COLUMBUS — New Ohio High School Athletic Association executive director Doug Ute believes there is a reasonably good chance the fall high school sports season can be completed.
That was one of several things that came out of Ute doing a teleconference and a Zoom conference with media members on Wednesday, one day after he was announced as the successor to Jerry Snodgrass as the OHSAA’s executive director.
Ute described himself as “pretty confident” and “pretty optimistic” the regular season and the postseason for fall sports will be able to finish their revised schedules and tournaments. And he said that unless there is a spike in coronavirus rates it is possible winter sports can begin around the time they normally do.
But he also said all that could change suddenly. “It’s a roller coaster. It could change quickly. We have to be ready for that change if it comes. Right now we’re full steam ahead on Day One in the winter but we’re at the mercy of the virus.”
One thing that could change regardless of an increase in coronavirus cases is where tournament games will be played.
With current restrictions put in place by Governor Mike DeWine and the state and local departments of health, crowds would not be nearly big enough to cover the cost of renting large arenas. And some facilities located at high schools or colleges which have traditionally hosted tournament games, might be unavailable because of coronavirus concerns.
“If you can have a maximum of 300 people or 15 percent (of capacity), what venues are you going to rent out? I am of the belief that particularly right now our athletes, parents and coaches just want to compete, so the venue won’t be as important as it has been in the past. We’ll look at all those types of things,” Ute said.
“I was just in a meeting with our sports management folks and that’s one thing we discussed, how we needed to have back-up plans. We are making back-up plans in case those sites become unavailable or with the size of the crowd it just doesn’t make sense financially for us to use those venues,” he said.
Ute has been superintendent of Newark City Schools for 11 years and was Marion Elgin’s superintendent for nine years before that. He also has been a teacher and coach at Buckeye Central High School and Noble Local Schools.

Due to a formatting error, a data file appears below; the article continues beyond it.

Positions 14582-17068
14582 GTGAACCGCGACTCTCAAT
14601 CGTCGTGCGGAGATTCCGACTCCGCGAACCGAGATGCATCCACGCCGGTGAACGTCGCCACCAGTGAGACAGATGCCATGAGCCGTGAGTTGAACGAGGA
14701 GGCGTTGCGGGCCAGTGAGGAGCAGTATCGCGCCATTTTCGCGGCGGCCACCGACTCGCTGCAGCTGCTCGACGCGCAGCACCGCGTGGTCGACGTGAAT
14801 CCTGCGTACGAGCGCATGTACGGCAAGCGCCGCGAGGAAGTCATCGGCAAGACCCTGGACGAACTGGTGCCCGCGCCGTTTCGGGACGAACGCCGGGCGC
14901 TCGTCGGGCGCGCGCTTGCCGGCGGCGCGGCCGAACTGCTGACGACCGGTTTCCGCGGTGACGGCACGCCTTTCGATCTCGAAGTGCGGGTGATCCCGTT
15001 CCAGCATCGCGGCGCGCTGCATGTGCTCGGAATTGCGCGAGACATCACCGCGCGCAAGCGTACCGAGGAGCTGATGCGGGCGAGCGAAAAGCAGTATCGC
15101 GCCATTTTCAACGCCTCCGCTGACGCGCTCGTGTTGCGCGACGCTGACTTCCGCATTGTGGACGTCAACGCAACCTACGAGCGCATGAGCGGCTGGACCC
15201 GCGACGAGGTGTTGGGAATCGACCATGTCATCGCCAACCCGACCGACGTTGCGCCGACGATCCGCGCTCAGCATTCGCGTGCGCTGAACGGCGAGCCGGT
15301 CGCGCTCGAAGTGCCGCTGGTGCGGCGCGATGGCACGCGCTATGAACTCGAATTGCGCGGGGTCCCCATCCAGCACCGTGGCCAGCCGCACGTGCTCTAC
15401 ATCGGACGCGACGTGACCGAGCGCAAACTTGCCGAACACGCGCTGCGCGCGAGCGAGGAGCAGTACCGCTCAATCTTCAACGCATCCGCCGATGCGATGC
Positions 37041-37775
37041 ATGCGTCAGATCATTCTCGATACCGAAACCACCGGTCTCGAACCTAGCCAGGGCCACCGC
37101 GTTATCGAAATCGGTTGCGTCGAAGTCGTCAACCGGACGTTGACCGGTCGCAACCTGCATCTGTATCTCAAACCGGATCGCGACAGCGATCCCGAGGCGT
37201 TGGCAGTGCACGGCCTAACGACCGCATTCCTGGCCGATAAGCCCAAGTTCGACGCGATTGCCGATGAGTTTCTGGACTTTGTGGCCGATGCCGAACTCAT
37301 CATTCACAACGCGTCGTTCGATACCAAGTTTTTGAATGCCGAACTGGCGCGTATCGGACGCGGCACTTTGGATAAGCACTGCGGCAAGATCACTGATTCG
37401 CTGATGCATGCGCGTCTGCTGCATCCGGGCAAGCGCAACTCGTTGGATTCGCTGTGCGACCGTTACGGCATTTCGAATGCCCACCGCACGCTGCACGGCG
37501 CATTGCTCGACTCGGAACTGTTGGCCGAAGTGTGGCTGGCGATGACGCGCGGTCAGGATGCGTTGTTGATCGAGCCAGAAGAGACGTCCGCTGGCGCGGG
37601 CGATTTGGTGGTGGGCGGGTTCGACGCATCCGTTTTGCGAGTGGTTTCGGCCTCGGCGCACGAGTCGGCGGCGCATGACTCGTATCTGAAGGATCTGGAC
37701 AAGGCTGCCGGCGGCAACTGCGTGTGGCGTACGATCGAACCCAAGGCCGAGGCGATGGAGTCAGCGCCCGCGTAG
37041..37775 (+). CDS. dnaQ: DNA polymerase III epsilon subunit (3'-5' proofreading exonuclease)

He is starting his new job at a time when the OHSAA is facing significant budget problems after the cancelation of last year’s boys and girls state basketball tournaments and the state wrestling tournament, along with greatly reduced crowds for this year’s football playoffs.
Ute thinks his years as an administrator have prepared him for that challenge.
“As a school superintendent and principal and even as an athletic director my background is that I’ve worked with budgets and stayed within the budgets. I’ve been fortunate in my time as a superintendent to only have had to ask for new (tax) money one time. I have extensive experience with budgets and the budget process and working within your means,” he said.
Ute called the OHSAA’s budget crisis “severe,” but does not think the organization is teetering on the edge of going out of existence.
“It is severe but I’m of the belief that we’re always going to have the Ohio High School Athletic Association, an organization in this state that will allow student-athletes to compete. We’ll just have to look at different things.
“The (OHSAA) office has already done some things to reduce expenditures. The board of directors and the office have made some moves financially to reduce expenditures.
“One of the things this organization has always been very proud of is that we’re one of the very few state associations that doesn’t charge a membership fee or an entry fee, which we’ve just instituted. We’ll be looking at those sorts of things going forward to where we’re not so reliant on gate receipts.
We’ll also explore other opportunities for revenue to come into the office,” he said.
“We have to look at this challenge and see what opportunities there are for us in it to reduce expenses and those types of things. We’re working very hard to determine those types of things so we can survive as an organization.”
Ute had planned to retire at Newark to take a position with the Buckeye Association of School Administrators at the end of December. He has been a longtime member of the Central District’s OHSAA Board and was very familiar with the OHSAA.
“When the position became open, I sought after the position not just because it would be a good fit for me personally but also because I thought I could bring a lot to the organization in terms of leadership and working with folks. This is the one opportunity where I felt this is a good fit for Doug Ute and Doug Ute is a good fit for the organization,” he said.
“I look back at how important extra-curricular activities were in my development as a student-athlete. Even though that has been 40 years ago I still remember those relationships and the things I learned from being involved on teams. I’ve always considered myself a coach, no matter if I have been a principal or superintendent, I was just coaching a different team. In Newark I was coaching 800 people and 6,500 students.”